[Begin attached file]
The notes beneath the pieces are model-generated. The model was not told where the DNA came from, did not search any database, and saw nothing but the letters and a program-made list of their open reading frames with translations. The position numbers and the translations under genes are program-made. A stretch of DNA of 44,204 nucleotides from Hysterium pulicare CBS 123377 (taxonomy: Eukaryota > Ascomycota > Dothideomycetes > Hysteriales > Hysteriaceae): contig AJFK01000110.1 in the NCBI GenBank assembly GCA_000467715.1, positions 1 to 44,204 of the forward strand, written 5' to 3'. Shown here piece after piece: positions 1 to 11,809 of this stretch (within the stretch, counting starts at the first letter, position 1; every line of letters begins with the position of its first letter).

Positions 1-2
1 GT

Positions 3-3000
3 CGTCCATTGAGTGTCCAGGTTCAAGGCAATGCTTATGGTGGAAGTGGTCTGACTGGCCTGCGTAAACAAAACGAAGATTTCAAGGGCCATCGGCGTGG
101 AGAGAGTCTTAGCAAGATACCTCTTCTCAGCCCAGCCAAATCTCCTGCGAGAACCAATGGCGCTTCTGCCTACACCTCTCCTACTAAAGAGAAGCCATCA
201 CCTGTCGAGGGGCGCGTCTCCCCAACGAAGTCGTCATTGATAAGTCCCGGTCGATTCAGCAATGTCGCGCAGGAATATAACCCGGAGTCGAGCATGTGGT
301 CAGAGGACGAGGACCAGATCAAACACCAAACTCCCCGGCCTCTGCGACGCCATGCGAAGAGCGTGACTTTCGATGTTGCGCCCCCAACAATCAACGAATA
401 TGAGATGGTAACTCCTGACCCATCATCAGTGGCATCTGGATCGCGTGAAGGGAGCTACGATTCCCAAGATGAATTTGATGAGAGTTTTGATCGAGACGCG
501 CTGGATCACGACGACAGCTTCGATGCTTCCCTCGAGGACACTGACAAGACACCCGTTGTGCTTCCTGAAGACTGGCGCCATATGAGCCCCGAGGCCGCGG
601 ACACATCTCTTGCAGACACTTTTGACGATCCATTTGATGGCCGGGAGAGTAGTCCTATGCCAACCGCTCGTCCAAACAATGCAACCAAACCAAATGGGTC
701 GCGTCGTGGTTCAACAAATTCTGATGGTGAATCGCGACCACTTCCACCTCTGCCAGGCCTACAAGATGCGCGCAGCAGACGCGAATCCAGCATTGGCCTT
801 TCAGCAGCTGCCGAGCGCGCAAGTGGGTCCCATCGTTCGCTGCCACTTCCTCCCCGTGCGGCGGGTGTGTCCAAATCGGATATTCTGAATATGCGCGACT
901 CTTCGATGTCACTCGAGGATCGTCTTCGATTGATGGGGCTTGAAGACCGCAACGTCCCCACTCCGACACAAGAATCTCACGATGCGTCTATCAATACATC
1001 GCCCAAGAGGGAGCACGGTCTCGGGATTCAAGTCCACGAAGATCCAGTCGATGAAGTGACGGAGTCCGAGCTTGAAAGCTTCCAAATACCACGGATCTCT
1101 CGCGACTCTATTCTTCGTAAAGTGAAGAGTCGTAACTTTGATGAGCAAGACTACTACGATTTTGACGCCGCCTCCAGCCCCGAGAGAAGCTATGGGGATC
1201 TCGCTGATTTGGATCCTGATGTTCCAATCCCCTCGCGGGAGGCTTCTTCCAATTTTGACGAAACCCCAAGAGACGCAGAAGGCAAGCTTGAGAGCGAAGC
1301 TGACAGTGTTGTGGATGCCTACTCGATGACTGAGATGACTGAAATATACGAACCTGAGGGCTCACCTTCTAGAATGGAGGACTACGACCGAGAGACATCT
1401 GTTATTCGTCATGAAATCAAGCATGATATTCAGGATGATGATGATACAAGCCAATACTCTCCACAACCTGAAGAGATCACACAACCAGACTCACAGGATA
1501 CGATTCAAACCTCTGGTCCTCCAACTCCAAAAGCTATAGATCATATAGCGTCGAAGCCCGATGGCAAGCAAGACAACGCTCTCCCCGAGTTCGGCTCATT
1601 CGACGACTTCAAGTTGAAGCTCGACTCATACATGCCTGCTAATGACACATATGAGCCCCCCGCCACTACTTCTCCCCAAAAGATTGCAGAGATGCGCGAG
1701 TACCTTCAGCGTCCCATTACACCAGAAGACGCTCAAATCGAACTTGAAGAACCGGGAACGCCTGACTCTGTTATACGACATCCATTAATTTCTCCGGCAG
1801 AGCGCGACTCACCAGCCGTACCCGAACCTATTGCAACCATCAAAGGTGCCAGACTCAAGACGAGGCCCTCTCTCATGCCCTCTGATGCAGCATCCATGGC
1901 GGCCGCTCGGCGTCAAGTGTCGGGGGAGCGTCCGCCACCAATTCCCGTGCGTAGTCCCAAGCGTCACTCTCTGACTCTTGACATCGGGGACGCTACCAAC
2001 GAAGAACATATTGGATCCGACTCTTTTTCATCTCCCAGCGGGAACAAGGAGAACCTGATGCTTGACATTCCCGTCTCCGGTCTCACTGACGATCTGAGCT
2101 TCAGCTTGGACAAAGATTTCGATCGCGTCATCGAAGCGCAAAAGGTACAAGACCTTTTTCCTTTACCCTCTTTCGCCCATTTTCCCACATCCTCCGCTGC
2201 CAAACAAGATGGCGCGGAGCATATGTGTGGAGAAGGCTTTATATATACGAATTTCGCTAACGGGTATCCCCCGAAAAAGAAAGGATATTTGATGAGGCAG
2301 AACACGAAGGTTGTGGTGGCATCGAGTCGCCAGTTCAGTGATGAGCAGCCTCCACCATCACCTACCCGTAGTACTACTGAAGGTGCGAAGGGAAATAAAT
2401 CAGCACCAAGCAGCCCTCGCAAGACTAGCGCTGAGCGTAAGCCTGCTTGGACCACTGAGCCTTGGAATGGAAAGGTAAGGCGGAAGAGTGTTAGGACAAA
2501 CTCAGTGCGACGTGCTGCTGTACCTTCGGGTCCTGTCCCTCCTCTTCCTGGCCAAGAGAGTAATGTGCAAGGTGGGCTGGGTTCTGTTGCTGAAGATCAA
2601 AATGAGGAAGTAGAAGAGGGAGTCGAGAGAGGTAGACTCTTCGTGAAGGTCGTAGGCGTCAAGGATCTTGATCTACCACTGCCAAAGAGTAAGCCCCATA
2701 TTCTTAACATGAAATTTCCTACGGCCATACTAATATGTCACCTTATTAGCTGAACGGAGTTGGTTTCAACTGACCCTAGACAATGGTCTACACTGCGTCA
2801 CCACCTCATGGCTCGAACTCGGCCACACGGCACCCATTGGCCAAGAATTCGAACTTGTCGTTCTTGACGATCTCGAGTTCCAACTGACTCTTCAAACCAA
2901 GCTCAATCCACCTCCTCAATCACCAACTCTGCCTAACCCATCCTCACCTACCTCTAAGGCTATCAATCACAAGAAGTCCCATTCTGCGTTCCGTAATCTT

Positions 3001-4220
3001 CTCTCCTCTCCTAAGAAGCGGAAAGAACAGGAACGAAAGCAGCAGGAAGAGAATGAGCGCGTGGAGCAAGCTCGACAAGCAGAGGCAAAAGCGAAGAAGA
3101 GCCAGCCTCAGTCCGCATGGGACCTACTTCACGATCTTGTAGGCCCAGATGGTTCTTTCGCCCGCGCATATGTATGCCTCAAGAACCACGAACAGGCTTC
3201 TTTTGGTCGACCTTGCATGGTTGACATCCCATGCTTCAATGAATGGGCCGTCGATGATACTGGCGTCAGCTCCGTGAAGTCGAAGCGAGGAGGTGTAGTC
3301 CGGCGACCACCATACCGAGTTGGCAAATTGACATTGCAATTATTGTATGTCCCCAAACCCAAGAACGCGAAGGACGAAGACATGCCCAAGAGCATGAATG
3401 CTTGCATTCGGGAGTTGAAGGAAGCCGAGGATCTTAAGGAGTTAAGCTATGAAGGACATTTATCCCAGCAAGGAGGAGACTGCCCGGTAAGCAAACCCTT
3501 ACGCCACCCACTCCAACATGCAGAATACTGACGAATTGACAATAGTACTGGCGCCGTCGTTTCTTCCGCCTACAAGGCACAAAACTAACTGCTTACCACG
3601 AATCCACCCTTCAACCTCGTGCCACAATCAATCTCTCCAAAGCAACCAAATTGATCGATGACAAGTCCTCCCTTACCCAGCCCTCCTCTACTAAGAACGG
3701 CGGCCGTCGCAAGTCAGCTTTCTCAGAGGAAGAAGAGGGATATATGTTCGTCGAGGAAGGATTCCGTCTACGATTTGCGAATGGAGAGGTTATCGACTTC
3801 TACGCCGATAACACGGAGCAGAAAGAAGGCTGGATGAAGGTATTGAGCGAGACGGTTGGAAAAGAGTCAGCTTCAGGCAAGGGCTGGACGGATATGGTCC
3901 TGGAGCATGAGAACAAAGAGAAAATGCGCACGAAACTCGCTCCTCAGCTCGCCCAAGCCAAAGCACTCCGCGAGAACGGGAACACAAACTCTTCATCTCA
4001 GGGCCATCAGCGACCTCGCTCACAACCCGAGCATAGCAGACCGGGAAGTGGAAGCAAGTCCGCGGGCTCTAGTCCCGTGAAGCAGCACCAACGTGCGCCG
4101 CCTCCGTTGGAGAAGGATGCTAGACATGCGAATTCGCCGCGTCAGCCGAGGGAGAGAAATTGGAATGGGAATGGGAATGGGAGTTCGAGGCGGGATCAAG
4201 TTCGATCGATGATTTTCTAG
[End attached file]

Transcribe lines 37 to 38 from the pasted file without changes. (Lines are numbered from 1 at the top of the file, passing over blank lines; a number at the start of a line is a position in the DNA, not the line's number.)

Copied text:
3101 GCCAGCCTCAGTCCGCATGGGACCTACTTCACGATCTTGTAGGCCCAGATGGTTCTTTCGCCCGCGCATATGTATGCCTCAAGAACCACGAACAGGCTTC
3201 TTTTGGTCGACCTTGCATGGTTGACATCCCATGCTTCAATGAATGGGCCGTCGATGATACTGGCGTCAGCTCCGTGAAGTCGAAGCGAGGAGGTGTAGTC